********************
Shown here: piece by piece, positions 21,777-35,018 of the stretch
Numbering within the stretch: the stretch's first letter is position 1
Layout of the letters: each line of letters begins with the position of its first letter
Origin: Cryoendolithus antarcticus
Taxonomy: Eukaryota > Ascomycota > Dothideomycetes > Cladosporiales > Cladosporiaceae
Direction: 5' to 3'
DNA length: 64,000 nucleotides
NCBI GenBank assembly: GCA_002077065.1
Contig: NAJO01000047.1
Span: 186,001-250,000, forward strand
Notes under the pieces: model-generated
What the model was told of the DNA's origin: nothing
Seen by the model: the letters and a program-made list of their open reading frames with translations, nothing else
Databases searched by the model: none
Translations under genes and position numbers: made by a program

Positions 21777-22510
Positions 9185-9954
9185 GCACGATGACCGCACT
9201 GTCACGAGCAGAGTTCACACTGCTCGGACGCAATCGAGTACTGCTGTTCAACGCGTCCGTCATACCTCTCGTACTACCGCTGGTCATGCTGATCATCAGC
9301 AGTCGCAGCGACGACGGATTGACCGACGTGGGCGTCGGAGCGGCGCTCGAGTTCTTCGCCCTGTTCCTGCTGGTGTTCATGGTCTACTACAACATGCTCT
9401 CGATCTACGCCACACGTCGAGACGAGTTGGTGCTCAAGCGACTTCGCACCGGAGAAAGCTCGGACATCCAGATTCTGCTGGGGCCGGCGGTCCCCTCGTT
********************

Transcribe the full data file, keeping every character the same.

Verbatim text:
Shown here: piece by piece, positions 21,777-35,018 of the stretch
Numbering within the stretch: the stretch's first letter is position 1
Layout of the letters: each line of letters begins with the position of its first letter
Origin: Cryoendolithus antarcticus
Taxonomy: Eukaryota > Ascomycota > Dothideomycetes > Cladosporiales > Cladosporiaceae
Direction: 5' to 3'
DNA length: 64,000 nucleotides
NCBI GenBank assembly: GCA_002077065.1
Contig: NAJO01000047.1
Span: 186,001-250,000, forward strand
Notes under the pieces: model-generated
What the model was told of the DNA's origin: nothing
Seen by the model: the letters and a program-made list of their open reading frames with translations, nothing else
Databases searched by the model: none
Translations under genes and position numbers: made by a program

Positions 21777-22510
Positions 9185-9954
9185 GCACGATGACCGCACT
9201 GTCACGAGCAGAGTTCACACTGCTCGGACGCAATCGAGTACTGCTGTTCAACGCGTCCGTCATACCTCTCGTACTACCGCTGGTCATGCTGATCATCAGC
9301 AGTCGCAGCGACGACGGATTGACCGACGTGGGCGTCGGAGCGGCGCTCGAGTTCTTCGCCCTGTTCCTGCTGGTGTTCATGGTCTACTACAACATGCTCT
9401 CGATCTACGCCACACGTCGAGACGAGTTGGTGCTCAAGCGACTTCGCACCGGAGAAAGCTCGGACATCCAGATTCTGCTGGGGCCGGCGGTCCCCTCGTT